Two hundred and thirty nine

c.1947 by René Gruau
Private Collection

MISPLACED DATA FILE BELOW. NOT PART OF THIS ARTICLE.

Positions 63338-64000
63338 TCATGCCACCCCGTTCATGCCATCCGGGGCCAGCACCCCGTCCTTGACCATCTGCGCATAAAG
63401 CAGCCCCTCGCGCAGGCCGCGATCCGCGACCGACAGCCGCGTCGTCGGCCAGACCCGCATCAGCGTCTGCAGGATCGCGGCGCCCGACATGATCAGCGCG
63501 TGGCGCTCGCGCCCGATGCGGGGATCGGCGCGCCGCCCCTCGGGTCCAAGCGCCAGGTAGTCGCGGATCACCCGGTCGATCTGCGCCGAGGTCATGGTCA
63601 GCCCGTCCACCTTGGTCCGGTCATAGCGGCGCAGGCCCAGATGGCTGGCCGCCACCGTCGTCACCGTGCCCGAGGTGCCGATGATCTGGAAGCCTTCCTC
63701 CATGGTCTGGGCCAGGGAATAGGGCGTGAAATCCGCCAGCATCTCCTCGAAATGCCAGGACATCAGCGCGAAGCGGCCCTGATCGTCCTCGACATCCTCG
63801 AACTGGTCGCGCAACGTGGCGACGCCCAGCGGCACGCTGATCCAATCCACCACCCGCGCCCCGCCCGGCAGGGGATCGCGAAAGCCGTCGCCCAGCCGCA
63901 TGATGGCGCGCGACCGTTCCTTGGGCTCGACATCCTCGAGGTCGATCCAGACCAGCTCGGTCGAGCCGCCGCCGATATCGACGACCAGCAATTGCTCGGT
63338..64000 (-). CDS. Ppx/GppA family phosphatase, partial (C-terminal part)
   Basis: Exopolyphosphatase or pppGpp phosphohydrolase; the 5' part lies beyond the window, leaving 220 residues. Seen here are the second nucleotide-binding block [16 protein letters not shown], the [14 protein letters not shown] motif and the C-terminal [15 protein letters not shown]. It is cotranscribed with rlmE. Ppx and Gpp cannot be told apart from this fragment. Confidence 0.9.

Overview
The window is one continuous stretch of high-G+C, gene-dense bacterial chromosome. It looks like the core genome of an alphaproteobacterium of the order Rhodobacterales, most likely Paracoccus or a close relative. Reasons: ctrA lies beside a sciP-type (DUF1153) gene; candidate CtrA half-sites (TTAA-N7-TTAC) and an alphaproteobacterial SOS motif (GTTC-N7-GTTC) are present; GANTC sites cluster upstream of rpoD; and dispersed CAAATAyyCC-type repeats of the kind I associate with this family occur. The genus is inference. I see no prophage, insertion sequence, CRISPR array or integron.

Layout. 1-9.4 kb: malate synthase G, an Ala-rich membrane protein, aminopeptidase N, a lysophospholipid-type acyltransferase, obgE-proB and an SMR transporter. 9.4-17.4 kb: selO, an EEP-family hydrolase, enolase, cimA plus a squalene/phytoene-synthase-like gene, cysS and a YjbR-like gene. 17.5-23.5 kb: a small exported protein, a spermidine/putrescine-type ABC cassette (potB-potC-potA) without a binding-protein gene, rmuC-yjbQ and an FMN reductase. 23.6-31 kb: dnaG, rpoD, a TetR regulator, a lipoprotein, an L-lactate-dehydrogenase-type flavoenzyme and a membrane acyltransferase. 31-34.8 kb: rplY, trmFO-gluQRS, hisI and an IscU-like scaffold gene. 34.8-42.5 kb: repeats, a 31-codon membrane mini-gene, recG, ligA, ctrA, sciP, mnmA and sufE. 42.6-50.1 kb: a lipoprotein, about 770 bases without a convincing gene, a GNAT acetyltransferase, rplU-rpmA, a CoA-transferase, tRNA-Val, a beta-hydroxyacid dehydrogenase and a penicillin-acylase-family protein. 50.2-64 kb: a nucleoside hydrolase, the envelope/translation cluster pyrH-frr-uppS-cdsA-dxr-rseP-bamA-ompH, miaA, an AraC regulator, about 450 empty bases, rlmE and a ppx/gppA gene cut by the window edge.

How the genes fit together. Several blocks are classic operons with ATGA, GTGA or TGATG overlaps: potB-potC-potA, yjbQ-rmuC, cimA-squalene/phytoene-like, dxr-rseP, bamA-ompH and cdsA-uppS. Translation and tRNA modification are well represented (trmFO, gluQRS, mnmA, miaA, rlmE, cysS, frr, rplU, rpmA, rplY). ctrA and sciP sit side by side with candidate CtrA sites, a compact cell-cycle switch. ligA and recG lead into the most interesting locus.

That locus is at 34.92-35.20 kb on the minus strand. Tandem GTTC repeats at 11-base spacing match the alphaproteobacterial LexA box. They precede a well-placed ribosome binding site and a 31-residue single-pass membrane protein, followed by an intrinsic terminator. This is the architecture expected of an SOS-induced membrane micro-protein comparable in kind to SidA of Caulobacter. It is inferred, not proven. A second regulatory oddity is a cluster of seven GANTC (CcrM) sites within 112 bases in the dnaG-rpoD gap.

Dior Illustrated: René Gruau and the Line of Beauty is a mesmerising exhibition. Set out in the cavernous rooms of the Embankment Galleries, we are confronted with a regal-like hall lined with Gruau’s enticing drawings. These range from the very early, the nipped in waists of the ‘New Look’, to the leather clad Dior girl of the 80s. What is particularly striking is just how contemporary these figures appear; Gruau’s line summons a timeless style and glamour that is so full of life it refuses to be dated or confined to a particular period. Trend and fashion are of course evoked, but the characters of Gruau are those that transport to be as relevant and inviting now as they were then – seducing us better than any photograph could. There is a humour and personality to his drawings that serves to provide so much more than a ‘product’. These drawings are as much about their character as the stocking, dress or perfume they are designed to advertise, fusing the line of the material and the figure that wears it as one. It is this that makes these drawings so poignant despite their simplicity. Here, as bright orange parts suggestively, the gesture captured is seductively subtle and, we can imagine, fleeting – a quick and elegant wave from a slender and poised hand. The hand holds the handkerchief, glitteringly translucent, with a casual ease, filling the wave with a decadence of personality.  Gruau creates personas by the slightest of detail; his work is perhaps the epitome of “less is more” and less is definitely more sexy. Gruau’s images are tantalisingly effortlessly, creating beautiful examples of women, men and the design of Dior.

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